References in classic literature ?
And, over each quivering form, The curtain, a funeral pall, Comes down with the rush of a storm, And the angels,all pallid and wan, Uprising, unveiling, affirm That the play is the tragedy, "Man," And its hero the Conqueror Worm.
It is evident from what has been said, that a herile and a political government are not the same, or that all governments are alike to each other, as some affirm; for one is adapted to the nature of freemen, the other to that of slaves.
I on the contrary affirm that I am still blind; for when I lost the use of my eyes, I saw in my house various chattels and valuable goods: but now, though he swears I am cured of my blindness, I am not able to see a single thing in it."
That Hesiod was of this opinion very many writers affirm who were earlier than the critic Aristophanes; for he was the first to reject the "Precepts", in which book this maxim occurs, as a work of that poet.
What I now affirm is, that I have a right to speak of these seas, under which, in less than ten months, I have crossed 20,000 leagues in that submarine tour of the world, which has revealed so many wonders.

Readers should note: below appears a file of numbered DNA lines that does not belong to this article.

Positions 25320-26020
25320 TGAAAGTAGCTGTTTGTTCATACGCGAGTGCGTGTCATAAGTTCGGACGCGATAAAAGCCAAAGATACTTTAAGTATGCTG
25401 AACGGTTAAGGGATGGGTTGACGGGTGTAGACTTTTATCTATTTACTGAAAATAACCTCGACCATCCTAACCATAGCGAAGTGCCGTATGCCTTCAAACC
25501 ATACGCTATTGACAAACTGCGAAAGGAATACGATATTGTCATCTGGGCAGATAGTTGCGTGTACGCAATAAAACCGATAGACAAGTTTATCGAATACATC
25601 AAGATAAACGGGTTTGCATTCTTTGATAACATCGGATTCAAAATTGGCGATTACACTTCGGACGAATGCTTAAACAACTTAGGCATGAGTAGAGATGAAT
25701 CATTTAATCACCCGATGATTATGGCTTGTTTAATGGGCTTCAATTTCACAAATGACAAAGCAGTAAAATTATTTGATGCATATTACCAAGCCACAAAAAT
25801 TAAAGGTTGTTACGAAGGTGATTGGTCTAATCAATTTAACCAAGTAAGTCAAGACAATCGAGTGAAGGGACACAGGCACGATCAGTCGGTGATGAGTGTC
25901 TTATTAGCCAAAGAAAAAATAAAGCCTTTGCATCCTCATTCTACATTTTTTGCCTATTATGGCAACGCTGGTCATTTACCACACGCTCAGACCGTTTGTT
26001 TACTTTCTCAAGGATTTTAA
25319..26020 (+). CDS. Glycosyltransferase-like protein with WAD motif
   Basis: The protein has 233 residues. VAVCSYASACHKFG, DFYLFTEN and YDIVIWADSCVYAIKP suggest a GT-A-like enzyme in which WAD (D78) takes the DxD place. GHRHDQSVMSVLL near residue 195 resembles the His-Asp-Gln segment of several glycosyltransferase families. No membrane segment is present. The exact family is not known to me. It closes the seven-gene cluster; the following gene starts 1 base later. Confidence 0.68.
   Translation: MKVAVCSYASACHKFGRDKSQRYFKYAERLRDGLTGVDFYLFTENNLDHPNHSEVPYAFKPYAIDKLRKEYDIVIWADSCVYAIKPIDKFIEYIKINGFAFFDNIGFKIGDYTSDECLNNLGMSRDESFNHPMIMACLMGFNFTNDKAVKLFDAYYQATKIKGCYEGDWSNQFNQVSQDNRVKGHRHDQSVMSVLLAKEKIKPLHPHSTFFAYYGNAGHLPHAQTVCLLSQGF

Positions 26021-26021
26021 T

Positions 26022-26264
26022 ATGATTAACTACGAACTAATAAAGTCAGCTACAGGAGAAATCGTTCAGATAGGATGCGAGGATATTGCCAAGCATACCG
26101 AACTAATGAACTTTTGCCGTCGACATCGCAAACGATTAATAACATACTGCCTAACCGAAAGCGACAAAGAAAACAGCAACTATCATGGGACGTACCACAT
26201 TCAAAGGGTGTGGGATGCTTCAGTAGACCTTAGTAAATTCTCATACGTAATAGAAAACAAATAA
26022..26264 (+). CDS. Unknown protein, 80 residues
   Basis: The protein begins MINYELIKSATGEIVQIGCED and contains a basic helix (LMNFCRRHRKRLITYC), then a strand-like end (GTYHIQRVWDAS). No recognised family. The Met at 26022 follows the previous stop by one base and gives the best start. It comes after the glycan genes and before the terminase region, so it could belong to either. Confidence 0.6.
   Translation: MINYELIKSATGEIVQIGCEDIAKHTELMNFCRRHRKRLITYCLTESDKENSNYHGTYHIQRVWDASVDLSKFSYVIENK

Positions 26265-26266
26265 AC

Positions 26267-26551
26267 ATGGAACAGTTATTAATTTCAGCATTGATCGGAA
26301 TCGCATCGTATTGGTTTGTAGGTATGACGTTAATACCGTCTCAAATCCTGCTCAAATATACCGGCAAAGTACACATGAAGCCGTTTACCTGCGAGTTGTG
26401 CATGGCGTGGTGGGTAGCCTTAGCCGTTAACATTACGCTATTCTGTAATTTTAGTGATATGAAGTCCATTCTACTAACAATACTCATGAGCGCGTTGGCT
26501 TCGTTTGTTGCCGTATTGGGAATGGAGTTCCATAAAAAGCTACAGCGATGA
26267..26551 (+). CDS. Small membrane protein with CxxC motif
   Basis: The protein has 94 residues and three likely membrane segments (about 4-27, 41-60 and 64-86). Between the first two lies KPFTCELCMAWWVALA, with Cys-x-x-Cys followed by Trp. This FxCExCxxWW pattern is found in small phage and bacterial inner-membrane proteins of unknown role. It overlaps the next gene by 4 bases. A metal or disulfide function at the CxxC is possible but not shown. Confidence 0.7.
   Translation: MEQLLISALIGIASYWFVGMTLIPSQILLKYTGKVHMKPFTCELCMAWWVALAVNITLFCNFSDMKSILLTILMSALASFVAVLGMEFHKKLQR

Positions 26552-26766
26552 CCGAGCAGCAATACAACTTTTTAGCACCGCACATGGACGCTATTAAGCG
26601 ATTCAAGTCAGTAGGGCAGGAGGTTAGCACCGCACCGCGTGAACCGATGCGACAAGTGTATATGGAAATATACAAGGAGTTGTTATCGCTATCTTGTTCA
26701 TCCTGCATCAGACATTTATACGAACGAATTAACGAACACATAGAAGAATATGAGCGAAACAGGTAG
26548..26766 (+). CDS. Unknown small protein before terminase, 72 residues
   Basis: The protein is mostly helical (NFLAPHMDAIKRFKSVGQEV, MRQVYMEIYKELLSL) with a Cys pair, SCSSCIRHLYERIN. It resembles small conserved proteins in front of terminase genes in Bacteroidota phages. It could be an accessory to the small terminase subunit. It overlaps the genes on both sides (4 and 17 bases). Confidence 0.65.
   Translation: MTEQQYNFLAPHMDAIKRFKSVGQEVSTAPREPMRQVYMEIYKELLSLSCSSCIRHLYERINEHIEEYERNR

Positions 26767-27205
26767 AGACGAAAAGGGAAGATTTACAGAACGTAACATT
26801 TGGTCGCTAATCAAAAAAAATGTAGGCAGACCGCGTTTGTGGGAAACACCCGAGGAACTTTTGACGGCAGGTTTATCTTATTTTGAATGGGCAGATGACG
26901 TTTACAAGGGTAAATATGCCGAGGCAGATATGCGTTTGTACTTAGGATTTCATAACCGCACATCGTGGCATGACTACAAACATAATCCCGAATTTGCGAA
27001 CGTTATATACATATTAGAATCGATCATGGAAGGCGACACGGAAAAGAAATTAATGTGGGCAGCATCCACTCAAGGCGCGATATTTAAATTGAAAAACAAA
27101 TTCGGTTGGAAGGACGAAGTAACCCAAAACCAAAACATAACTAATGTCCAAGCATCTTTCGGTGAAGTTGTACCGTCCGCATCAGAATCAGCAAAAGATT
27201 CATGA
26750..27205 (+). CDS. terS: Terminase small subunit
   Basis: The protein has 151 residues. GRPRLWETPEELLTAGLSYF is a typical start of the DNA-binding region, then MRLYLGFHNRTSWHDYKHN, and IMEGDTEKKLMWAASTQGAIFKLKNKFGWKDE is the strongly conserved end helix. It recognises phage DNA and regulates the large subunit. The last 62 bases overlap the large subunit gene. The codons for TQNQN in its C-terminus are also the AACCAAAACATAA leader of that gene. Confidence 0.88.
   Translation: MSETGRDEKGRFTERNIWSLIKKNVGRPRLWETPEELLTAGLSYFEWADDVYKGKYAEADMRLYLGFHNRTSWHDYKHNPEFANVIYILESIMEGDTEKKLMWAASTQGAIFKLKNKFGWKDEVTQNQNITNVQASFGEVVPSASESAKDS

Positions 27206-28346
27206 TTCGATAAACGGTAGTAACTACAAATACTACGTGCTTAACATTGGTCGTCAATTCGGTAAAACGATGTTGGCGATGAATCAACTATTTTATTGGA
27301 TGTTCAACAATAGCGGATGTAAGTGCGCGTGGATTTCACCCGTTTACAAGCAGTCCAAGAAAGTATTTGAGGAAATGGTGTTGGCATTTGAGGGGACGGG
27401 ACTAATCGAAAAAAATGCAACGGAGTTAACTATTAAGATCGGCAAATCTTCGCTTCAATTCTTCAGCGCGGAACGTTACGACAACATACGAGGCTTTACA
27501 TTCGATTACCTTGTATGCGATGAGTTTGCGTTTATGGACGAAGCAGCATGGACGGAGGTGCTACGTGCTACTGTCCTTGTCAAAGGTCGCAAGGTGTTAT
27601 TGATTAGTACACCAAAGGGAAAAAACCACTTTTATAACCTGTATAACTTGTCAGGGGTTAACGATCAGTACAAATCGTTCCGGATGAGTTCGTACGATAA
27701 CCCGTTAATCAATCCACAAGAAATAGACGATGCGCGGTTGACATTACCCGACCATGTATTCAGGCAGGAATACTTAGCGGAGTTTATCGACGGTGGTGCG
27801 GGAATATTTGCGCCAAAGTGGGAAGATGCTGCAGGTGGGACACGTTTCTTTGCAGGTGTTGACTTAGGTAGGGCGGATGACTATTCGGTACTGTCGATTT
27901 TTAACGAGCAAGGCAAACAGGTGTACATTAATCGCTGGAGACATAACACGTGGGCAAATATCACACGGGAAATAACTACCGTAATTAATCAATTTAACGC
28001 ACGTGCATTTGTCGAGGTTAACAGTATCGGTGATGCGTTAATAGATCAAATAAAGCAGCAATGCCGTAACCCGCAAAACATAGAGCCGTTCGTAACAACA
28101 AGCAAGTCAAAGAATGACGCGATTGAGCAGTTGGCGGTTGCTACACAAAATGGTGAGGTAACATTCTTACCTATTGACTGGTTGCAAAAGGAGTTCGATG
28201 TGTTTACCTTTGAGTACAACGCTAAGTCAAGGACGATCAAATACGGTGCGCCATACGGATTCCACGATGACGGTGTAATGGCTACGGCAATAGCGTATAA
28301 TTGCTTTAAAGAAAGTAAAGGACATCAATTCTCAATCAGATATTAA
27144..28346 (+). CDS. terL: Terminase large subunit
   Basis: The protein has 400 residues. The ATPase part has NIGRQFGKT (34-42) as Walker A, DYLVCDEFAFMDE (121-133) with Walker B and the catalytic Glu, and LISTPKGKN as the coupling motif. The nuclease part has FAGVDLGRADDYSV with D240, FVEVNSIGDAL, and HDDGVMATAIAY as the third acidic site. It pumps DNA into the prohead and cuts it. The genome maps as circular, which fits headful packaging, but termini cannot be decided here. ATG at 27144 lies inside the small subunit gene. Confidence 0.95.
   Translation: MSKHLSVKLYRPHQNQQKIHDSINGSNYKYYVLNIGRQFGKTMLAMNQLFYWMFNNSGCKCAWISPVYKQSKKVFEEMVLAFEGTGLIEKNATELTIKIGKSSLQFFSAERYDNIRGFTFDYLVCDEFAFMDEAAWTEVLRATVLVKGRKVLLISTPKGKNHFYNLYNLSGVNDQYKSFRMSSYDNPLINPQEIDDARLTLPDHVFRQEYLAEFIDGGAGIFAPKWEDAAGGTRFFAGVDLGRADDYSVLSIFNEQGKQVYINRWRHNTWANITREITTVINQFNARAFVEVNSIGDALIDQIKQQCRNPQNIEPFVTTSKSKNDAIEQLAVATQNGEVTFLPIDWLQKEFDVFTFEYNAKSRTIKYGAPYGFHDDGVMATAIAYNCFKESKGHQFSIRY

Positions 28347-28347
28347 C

The house may be suspected; but I deny that it is so in the part of it inhabited my Monsieur d'Artagnan, for I can affirm, sire, if I can believe what he says, that there does not exist a more devoted servant of your Majesty, or a more profound admirer of Monsieur the Cardinal."
We must not take upon us to affirm that this was a mistake, although the Face may have looked no more kindly at Ernest than at all the world besides.
Many grave persons affirm that, after having exhausted the fas of human learning, he had dared to penetrate into the nefas .
A CELEBRATED Divine having affirmed the fallibility of the Bible, was asked why, then, he preached the religion founded upon it.
Richardson at the vicarage: she affirmed that he wished it no less than herself, and that such an arrangement could not fail to benefit all parties; for my mother's society and experience would be of inestimable value to them, and they would do all they could to make her happy.
Several were of opinion that the best way would be to kill us all at once, and affirmed that no other means were left of re-establishing order and tranquillity in the kingdom.
And this is a lesson which I suspect you must have learnt out of Homer; for he, speaking of Autolycus, the maternal grandfather of Odysseus, who is a favourite of his, affirms that